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biota

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  • The BOREAS RSS-07 team collected various data sets to develop and validate an algorithm to allow the retrieval of the spatial distribution of LAI from remotely sensed images. Ground measurements of LAI and FPAR absorbed by the plant canopy were made using the LAI-2000 and TRAC optical instruments during focused periods from 09-AUG-1993 to 19-SEP-1994. The measurements were intensive at the NSA and SSA tower sites, but were made just once or twice at auxiliary sites. [ This document was provided by NASA's Global Change Master Directory. For more information on the source of this metadata please visit http://gcmd.nasa.gov/r/geoss/[GCMD]BOREAS_R07ELAID ]

  • The BOREAS TE-04 team collected continuous records of gas exchange under ambient conditions from intact boreal forest trees in the BOREAS NSA from 23-Jul-1996 until 14-Aug-1996. These measurements can be used to test models of photosynthesis, stomatal conductance, and leaf respiration, such as SiB2 (Sellers et al., 1996) or the leaf model (Collatz et al., 1991), and programs can be obtained from the investigators. [ This document was provided by NASA's Global Change Master Directory. For more information on the source of this metadata please visit http://gcmd.nasa.gov/r/geoss/[GCMD]BOREAS_TE04BBAG ]

  • The BOREAS TE-08 team collected pigment density data from aspen bark and leaves from four sites within the BOREAS SSA from 24-May-1994 to 16-Jun-1994 (IFC-1), 19-Jul-1994 to 08-Aug-1994 (IFC 2), and 30-Aug-1994 to 19-Sep-1994 (IFC-3). One to nine trees from each site were sampled during the three IFCs. Each tree was sampled in five different locations for bark pigment properties: basal stem section, which was any bark sample taken below one-half the tree height; upper stem section, which was any bark sample taken from the main stem above one-half the tree height; bark taken from branches up to 3 years old; a 2-year old branch segment; and a 1-year old branch segment. Additionally, a limited number of leaves were collected. Bark samples were removed from the stem of the tree, placed in ziplock bags, and transported to UNH, where they were processed and analyzed by a spectrophotometer. In each data file, samples are identified by Site, date, Tree#, and Sample Location (see 1st paragraph above). Pigment density values are normalized to mg/m2. Density values for the following pigments are provided: Chl a, Chl b, Total Chl (Chl a+b), Carotenoids, Chl a to b ratio, and the Total Chl to carotenoids ratio. [ This document was provided by NASA's Global Change Master Directory. For more information on the source of this metadata please visit http://gcmd.nasa.gov/r/geoss/[GCMD]BOREAS_TE08BCHM ]

  • The BOREAS HYD-03 team collected several data sets related to the hydrology of forested areas. This data set contains measurements of tree diameter at breast height (DBH) from a variety of sites. This study was undertaken to predict spatial distributions of energy transfer, snow properties important to the hydrology, remote sensing signatures, and transmissivity of gases through the snow and their relation to forests in boreal ecosystems. [ This document was provided by NASA's Global Change Master Directory. For more information on the source of this metadata please visit http://gcmd.nasa.gov/r/geoss/[GCMD]BOREAS_H03DBHD ]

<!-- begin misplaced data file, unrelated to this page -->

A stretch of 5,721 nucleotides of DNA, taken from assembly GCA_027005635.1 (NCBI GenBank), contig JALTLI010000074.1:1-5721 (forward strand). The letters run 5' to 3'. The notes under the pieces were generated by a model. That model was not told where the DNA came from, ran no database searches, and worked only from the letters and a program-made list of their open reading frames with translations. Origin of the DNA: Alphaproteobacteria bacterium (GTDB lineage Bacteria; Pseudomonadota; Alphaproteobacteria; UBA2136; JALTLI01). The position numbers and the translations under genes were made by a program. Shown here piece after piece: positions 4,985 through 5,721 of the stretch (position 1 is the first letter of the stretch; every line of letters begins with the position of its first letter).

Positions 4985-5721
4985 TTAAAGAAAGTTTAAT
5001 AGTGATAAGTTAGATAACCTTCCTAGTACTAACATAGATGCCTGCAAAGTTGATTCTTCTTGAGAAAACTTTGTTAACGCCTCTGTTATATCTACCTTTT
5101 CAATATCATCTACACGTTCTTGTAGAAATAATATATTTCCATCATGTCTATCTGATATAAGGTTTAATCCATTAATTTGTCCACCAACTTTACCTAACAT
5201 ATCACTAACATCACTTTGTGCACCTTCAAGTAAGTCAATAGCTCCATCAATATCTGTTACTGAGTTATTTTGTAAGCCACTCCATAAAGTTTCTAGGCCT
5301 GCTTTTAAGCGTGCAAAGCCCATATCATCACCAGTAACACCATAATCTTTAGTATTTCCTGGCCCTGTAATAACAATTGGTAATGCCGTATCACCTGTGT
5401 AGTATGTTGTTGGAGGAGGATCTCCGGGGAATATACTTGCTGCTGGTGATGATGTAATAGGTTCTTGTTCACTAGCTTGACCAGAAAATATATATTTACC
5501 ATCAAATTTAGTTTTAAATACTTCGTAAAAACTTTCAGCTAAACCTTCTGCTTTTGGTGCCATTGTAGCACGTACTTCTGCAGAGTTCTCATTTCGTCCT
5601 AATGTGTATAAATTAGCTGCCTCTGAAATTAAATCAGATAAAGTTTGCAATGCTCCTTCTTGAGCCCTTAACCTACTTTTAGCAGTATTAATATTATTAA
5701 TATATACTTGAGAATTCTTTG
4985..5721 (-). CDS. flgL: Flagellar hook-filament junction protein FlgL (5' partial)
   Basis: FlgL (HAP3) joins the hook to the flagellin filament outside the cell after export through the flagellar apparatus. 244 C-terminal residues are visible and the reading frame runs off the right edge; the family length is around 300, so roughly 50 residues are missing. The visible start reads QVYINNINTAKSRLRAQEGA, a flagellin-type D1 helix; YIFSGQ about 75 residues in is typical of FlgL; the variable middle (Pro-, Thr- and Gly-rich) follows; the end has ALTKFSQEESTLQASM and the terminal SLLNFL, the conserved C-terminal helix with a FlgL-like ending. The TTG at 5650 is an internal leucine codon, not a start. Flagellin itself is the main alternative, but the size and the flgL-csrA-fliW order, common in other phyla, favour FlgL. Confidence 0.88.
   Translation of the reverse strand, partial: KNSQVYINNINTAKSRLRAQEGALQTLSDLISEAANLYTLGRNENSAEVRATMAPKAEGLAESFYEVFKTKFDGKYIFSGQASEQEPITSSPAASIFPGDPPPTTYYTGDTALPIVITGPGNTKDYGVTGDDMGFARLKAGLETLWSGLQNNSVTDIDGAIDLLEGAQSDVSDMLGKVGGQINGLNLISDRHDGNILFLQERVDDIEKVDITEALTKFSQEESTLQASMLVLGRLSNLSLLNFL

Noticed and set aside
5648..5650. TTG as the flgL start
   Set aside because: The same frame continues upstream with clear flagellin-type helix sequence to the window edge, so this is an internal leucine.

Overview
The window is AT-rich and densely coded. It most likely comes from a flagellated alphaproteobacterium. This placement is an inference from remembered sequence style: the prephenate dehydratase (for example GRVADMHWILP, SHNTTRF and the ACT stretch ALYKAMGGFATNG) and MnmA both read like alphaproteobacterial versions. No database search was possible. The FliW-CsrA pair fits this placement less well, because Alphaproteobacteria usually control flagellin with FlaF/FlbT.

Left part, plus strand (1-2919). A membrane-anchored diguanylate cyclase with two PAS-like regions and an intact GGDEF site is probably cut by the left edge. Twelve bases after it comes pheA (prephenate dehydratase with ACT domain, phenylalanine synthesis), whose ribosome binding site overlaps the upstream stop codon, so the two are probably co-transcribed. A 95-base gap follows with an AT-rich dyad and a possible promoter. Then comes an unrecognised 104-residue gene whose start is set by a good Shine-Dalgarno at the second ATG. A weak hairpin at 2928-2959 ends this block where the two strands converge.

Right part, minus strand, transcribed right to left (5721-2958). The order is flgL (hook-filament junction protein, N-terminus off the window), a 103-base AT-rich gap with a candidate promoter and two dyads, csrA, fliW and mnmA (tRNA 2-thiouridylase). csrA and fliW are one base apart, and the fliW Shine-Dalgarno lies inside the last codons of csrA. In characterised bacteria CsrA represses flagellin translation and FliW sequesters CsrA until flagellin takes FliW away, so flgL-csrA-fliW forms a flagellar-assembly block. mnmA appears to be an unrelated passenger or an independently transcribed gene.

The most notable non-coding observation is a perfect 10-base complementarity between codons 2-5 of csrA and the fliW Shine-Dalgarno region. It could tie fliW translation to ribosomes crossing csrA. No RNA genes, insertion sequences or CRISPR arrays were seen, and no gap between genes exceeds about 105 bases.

• A newly developed ground-based canopy imaging system called an MVI was tested and used by the BOREAS TE-06 team to collect measurements of the canopy gap fraction (sky fraction), canopy gap-size distribution (size and frequency of gaps between foliage in canopy), branch architecture, and leaf angle distribution (fraction of leaf area in specific leaf inclination classes assuming azimuthal symmetry). Measurements of the canopy gap-size distribution are used to derive canopy clumping indices that can be used to adjust indirect LAI measurements made in nonrandom forests. These clumping factors will also help to describe the radiation penetration in clumped canopies more accurately by allowing for simple adjustments to Beer's law. Measurements of the above quantities were obtained at BOREAS NSA OJP site in IFC-2 in 1994, at the SSA OA in July 1995, and at the SSA OBS and SSA OA sites in IFC-2 in 1996. Modeling studies were also performed to further validate MVI measurements and to gain a more complete understanding of boreal forest canopy architecture. By using MVI measurements and Monte Carlo simulations, clumping indices as a function of zenith angle were derived for the three main boreal species studied during BOREAS. [ This document was provided by NASA's Global Change Master Directory. For more information on the source of this metadata please visit http://gcmd.nasa.gov/r/geoss/[GCMD]BOREAS_TE6MLTVG ]